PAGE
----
As part of its week-long series on Big Labor’s struggles, the Washington Examiner took a look at the Employee Rights Act (ERA), a piece of legislation that would grant individual employees more rights in the workplace. It’s past time the ERA got a hearing in Washington, as its provisions are supported by wide majorities. Each of the ERA’s seven provisions pulls at least 80 percent support including over 70 percent support from union households.
Examiner labor correspondent Sean Higgins sat down with the lead sponsors, Sen. Orrin Hatch (R-Utah) and Rep. Tom Price (R-Georgia) to get their thoughts on why America’s workers need the ERA. Sen. Hatch emphasized his personal experience when he was a tradesman and union member in Pennsylvania:
I was born and raised in Pittsburgh, my father was a union member, and I learned his trade and so to do that I had to join the union […] I’ve never been against unions. I just think that the laws are stacked against the workers themselves; that’s why the Employee Rights Act makes sense.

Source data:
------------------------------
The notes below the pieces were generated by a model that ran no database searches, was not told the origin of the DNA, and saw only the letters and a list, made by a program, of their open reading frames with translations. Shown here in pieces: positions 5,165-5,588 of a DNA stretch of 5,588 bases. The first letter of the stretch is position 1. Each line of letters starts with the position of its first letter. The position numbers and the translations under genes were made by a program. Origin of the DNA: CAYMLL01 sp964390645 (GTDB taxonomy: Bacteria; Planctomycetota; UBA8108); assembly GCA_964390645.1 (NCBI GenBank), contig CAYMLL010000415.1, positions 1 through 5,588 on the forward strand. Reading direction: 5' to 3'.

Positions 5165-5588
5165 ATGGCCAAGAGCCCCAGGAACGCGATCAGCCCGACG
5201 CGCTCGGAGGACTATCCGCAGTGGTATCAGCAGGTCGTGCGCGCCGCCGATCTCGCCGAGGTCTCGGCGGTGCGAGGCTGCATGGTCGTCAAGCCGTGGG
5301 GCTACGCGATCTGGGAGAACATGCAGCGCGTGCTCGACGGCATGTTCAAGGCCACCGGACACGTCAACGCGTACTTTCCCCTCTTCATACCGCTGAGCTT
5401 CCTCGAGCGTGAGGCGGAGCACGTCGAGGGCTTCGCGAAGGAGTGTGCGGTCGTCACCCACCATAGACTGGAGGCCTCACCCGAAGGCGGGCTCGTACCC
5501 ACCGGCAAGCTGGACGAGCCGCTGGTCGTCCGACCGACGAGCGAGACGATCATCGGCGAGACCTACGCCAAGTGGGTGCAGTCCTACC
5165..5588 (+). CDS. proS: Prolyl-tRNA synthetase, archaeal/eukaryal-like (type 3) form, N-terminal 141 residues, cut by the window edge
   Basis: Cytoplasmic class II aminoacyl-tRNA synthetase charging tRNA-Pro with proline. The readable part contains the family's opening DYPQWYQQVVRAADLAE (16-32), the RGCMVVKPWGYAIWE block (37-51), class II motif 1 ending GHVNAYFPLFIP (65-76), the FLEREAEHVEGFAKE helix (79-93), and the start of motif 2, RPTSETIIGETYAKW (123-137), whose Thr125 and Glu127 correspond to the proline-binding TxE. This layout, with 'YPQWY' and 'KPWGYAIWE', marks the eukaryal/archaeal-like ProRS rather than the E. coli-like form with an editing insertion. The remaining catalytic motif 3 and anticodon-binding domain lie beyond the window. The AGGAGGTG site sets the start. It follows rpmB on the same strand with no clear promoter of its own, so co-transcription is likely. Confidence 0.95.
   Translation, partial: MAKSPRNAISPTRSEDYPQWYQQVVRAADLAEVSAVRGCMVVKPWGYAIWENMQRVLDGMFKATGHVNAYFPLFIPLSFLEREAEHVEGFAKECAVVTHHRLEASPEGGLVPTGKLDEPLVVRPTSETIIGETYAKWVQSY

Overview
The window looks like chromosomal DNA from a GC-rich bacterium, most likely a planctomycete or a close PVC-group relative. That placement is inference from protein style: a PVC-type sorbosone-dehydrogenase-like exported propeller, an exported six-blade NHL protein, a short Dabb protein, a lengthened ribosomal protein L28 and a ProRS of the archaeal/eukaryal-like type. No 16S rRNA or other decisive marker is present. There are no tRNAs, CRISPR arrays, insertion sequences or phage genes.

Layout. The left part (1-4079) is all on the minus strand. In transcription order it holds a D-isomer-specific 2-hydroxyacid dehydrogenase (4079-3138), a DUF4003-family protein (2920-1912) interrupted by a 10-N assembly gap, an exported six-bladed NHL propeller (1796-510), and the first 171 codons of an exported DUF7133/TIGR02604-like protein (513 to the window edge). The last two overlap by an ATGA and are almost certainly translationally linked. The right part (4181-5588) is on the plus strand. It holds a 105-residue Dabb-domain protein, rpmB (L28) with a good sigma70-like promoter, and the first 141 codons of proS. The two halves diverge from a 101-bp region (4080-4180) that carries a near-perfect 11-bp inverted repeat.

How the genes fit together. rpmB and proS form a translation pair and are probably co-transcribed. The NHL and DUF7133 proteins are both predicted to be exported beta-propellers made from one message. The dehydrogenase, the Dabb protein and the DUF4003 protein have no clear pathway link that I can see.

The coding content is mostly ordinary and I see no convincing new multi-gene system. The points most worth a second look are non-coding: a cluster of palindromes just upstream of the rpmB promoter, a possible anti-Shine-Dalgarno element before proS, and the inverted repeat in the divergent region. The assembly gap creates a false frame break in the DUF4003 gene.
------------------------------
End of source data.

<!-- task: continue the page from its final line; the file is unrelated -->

Representative Price noted that it isn’t fair that less than ten percent of unionized workers even had the opportunity to vote on whether to be unionized:
We can have unions that have membership where only a single-digit percentage of the workers have ever voted for the formation of the union or the maintenance of that union. It begs credulity in the real world that unless you have periodic recertification elections that you’re going to get any responsible reflection of what the employees actually want.
Our Executive Director weighed in too, noting that the ERA would allow members to hold their unions accountable:
That’s why the ERA is so important. It would protect employees’ right to a secret ballot against Card Check — which considers support cards equal to a yes vote for paying union dues.
This continues a drumbeat of growing support and awareness for the ERA that recently included the editors of the Pittsburgh Tribune-Review, the Competitive Enterprise Institute’s Trey Kovacs, and numerous op-eds by our Executive Director across the country. With the cause of employee rights gaining traction, how long can Congress refuse to advance the very popular ERA?